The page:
As the research shows, by and large the people filling these church buildings week in and week out turn out to be other Christians. Often they are de-churched Christians or disaffected Christians or disillusioned Christians, but the idea that the attractional church is having its doors beaten down by lost people is a myth.

As the research shows, by and large the people filling these church buildings week in and week out turn out to be other Christians. Often they are de-churched Christians or disaffected Christians or disillusioned Christians, but the idea that the attractional church is having its doors beaten down by lost people is a myth.

Mega Churches are not growing because of mission efforts or the lost being saved, but because of dechurched, disaffected or disillusioned Christians possibly relocating from other churches.
some call this “transfer growth”
rockin worship
dynamic preacher
fancier facility
better coffee
eventually become dissatisfied and move on to another

What generally happens is that an aspiring megachurch develops an attractional mind-set, and their efforts produce great fruit in attracting Christians from other churches with less prodigious offerings, or Christians who have been out of church for a while. These folks need church too, of course. But the kind of growth the attractional church experiences the most of is in reality the kind of growth they often claim they don’t want, the kind we might call “transfer growth.”

What we see happening most often is that a Christian bored or unsatisfied with the goods and services at his church goes to the more attractive church with the more rockin’ worship, more dynamic preacher, fancier facility, better coffee, bigger kids’ or students’ ministry, etc., but five to six years later (and in many cases, even less), they become dissatisfied with that experience and are ready to go find another.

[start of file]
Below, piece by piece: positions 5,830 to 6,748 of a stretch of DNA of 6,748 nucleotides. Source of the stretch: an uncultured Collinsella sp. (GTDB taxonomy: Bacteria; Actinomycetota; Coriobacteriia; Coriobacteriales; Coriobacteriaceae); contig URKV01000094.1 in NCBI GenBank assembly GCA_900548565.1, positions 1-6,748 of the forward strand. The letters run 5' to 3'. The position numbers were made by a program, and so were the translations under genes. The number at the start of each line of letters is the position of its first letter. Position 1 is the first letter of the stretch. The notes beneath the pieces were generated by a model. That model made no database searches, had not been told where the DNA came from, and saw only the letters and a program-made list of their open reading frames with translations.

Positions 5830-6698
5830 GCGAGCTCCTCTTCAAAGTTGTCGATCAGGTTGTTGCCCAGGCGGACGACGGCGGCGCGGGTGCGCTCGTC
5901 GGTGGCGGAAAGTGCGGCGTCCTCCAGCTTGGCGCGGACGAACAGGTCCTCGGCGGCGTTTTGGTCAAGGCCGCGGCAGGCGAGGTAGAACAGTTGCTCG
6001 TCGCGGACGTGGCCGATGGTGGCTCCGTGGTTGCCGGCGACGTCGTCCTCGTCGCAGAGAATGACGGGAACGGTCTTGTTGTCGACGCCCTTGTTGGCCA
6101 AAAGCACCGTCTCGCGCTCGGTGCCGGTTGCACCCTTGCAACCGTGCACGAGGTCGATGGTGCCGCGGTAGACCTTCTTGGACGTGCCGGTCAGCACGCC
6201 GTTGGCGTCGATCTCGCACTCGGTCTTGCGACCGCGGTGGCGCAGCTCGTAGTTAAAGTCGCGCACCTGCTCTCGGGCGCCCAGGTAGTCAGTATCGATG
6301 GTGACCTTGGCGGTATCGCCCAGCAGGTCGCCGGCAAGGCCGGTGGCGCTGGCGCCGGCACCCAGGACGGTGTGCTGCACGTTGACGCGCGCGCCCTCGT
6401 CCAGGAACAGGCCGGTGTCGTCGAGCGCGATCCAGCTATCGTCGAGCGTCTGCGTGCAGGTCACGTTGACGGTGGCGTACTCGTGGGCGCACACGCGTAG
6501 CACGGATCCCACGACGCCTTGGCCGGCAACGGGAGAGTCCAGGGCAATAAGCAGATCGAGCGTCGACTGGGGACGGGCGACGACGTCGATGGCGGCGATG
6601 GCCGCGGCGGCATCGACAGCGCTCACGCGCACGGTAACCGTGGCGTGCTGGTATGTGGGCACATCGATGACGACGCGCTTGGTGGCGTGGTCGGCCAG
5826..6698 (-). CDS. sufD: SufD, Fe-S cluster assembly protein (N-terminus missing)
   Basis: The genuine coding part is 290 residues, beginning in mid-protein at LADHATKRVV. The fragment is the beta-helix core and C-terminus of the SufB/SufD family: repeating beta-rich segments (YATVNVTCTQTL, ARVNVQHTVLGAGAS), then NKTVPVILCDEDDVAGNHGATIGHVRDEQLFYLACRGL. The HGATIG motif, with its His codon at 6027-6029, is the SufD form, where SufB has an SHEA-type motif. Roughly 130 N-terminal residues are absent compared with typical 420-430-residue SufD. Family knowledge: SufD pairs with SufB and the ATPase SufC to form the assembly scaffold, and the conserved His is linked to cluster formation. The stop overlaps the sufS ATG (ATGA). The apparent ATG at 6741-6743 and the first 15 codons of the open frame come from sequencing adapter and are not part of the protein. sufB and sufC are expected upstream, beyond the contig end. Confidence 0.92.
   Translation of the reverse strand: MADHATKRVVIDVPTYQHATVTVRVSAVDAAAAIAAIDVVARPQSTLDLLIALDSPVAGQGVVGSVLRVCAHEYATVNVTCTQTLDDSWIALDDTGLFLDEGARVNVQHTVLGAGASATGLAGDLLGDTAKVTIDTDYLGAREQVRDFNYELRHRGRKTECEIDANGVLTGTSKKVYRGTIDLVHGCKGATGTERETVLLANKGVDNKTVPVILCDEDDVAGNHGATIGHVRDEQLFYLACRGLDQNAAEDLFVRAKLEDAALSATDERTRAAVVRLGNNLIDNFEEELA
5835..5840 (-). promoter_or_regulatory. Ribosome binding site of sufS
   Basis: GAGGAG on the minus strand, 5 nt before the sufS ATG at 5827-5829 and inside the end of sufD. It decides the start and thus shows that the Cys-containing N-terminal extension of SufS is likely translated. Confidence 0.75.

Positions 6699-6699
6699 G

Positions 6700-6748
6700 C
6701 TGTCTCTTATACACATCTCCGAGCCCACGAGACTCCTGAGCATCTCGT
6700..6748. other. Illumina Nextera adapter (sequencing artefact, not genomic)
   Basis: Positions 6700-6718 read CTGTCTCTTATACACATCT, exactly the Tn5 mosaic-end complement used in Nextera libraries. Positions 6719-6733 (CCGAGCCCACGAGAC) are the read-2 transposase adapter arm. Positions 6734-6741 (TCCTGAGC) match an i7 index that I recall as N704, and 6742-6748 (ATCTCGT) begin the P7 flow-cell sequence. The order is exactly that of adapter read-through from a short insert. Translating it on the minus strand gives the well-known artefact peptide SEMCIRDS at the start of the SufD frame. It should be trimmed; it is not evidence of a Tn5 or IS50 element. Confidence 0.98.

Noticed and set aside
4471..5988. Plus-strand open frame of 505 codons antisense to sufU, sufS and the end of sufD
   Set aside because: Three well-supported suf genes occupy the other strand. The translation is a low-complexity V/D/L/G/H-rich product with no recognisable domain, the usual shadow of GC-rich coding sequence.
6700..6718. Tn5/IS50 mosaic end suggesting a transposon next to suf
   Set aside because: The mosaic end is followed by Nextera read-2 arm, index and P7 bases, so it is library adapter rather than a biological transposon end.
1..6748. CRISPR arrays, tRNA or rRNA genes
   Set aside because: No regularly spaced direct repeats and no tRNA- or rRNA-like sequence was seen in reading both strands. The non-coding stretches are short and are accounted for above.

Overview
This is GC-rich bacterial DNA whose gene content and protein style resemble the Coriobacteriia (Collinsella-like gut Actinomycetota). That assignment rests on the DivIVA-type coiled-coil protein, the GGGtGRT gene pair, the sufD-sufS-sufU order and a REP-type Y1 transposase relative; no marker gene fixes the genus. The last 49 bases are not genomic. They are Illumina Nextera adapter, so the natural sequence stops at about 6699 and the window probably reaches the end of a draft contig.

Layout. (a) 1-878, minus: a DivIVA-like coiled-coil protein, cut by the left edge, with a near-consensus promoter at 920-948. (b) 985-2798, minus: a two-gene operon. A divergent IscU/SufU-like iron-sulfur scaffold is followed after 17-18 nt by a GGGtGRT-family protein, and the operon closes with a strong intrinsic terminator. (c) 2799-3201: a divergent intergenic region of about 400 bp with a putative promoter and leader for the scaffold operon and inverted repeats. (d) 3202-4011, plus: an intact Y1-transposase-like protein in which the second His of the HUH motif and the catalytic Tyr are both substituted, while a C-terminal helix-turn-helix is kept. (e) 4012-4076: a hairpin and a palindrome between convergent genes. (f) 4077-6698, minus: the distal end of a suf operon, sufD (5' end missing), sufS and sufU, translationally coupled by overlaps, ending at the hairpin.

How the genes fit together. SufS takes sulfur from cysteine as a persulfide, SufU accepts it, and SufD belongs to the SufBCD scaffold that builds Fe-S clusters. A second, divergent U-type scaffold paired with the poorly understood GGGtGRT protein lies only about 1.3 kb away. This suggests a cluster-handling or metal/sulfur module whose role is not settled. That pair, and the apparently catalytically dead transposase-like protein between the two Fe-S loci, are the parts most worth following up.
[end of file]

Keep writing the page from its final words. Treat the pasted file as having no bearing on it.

It seems in fact that the very paradigm of the attractional church creates this instability. As a church seeks to speak into a particular demographic or life stage, channeling significant resources into certain key areas of a church, it ends up attracting people whose life stage or circumstances most resonate with those offerings. But when they stop resonating, they stop going. So the retention rate for the attractional megachurch is not very promising.

It seems in fact that the very paradigm of the attractional church creates this instability. As a church seeks to speak into a particular demographic or life stage, channeling significant resources into certain key areas of a church, it ends up attracting people whose life stage or circumstances most resonate with those offerings. But when they stop resonating, they stop going. So the retention rate for the attractional megachurch is not very promising.

CON: Attraction Churches create instability and not promising
attract people
resonate with their stages in life
when the resonating stops people stop going
family is won by attractive goods and services

Do you see what has happened? The family has not been won to a church. They’ve been won to a menu of attractive goods and services.

• most of the people coming to the attractional church are already professing believers,

• most of the believers coming to the attractional church remain in one church for a relatively short period of their lives, and

• most of the people in the attractional church are not effectively discipled toward spiritual growth beyond the seeker or consumeristic stage of life.

• most of the people coming to the attractional church are already professing believers,

• most of the believers coming to the attractional church remain in one church for a relatively short period of their lives, and

• most of the people in the attractional church are not effectively discipled toward spiritual growth beyond the seeker or consumeristic stage of life.

Facts about attractional churches